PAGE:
Another viable force of resistance to a diverse church is the temptation of political expediency. It is well within the realm of possibility that the Episcopal Church might persuade itself to do the wrong thing (in my view) for the right reason. For instance, it is not implausible to imagine a scenario in which our church moves toward a recognition of global interdependence and, in the process, negotiates away aspects of its own identity or polity.

The third challenge I would name is perhaps the most worrisome of all because it pertains to our very viability as a community. I speak of the challenge of our own apparent irrelevance in the sight of the world around us. What if we Episcopalians finally do invite all the gays and lesbians in our neighborhood to our party…and they don’t to show up? What if what we have to offer is just not seen as being all that appealing? I do wonder: Have we fought for two generations to be included in a community that our younger gay brothers and lesbian sisters will simply regard as unimportant?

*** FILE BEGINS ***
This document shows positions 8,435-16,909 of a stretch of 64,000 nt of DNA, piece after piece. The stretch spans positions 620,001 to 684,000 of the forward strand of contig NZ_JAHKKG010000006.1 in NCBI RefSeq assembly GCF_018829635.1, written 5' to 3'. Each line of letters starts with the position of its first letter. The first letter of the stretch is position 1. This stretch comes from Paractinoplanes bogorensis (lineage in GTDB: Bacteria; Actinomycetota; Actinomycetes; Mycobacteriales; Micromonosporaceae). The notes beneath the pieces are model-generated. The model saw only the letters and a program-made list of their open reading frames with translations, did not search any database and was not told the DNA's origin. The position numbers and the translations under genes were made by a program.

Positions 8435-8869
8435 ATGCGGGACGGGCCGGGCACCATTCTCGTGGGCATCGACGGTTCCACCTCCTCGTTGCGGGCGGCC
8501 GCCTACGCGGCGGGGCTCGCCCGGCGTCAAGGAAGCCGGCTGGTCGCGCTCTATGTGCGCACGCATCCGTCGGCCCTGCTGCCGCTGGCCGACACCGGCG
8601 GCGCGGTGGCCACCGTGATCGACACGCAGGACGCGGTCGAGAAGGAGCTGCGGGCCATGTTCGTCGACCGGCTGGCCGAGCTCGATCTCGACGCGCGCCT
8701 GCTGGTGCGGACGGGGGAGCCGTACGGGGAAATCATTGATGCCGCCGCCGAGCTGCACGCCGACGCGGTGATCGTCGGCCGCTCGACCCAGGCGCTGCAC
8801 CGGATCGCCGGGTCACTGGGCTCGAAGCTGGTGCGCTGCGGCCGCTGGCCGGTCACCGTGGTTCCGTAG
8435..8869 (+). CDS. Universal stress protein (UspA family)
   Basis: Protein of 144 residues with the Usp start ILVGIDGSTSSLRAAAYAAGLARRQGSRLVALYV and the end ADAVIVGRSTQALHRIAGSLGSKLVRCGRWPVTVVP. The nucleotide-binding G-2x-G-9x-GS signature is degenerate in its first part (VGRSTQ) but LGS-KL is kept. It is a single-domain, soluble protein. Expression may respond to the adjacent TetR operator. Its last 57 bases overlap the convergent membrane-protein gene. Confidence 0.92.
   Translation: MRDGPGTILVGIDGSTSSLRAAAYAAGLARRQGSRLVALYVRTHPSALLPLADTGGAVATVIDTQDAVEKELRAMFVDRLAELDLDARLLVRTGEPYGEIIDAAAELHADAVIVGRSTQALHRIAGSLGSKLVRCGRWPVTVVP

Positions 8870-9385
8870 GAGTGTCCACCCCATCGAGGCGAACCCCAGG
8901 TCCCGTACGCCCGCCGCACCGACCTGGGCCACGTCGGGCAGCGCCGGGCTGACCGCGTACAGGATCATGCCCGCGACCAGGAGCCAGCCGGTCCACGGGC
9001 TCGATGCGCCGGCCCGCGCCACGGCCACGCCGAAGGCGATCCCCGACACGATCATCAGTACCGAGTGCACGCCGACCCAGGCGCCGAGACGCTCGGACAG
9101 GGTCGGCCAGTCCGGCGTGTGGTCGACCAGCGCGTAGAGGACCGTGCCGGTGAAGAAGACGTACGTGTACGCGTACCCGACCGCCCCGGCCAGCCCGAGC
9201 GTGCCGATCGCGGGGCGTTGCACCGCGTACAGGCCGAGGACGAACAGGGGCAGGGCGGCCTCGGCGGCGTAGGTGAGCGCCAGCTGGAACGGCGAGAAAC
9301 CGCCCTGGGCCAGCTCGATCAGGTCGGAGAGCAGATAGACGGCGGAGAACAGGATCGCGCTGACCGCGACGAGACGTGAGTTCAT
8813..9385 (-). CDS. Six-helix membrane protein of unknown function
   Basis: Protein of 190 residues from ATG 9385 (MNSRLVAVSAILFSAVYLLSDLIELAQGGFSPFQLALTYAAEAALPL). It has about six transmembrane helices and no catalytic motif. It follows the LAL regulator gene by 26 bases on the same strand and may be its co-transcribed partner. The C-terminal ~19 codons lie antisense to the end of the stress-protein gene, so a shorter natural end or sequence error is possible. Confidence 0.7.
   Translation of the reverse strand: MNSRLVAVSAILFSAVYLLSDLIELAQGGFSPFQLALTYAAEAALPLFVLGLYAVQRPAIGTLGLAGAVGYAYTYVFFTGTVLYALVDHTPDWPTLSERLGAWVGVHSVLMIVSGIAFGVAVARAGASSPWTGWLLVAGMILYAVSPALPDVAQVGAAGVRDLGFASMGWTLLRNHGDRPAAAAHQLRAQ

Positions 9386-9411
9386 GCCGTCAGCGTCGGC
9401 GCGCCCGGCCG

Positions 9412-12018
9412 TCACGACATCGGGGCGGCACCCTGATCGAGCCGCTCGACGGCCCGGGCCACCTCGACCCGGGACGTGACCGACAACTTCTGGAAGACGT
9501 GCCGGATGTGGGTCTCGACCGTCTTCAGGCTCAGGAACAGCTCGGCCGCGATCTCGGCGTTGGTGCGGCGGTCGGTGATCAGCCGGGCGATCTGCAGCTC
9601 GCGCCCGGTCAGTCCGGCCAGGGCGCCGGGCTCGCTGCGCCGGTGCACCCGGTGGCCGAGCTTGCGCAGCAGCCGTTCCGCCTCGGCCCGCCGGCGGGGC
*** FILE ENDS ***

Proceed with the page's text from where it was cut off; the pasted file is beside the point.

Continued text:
This question, it seems to me, leads to an even larger one: In an increasingly complicated world…one in which individuals are at once bowling alone and inextricably interdependent…one in which many doubt the primacy of any one theological narrative just as others defend their one true faith ever more militantly…one in which the strongest trend is identifying as “spiritual” and not “religious”…in such a world as this, is what we have to offer sufficiently authentic and compelling to appeal to those we would welcome?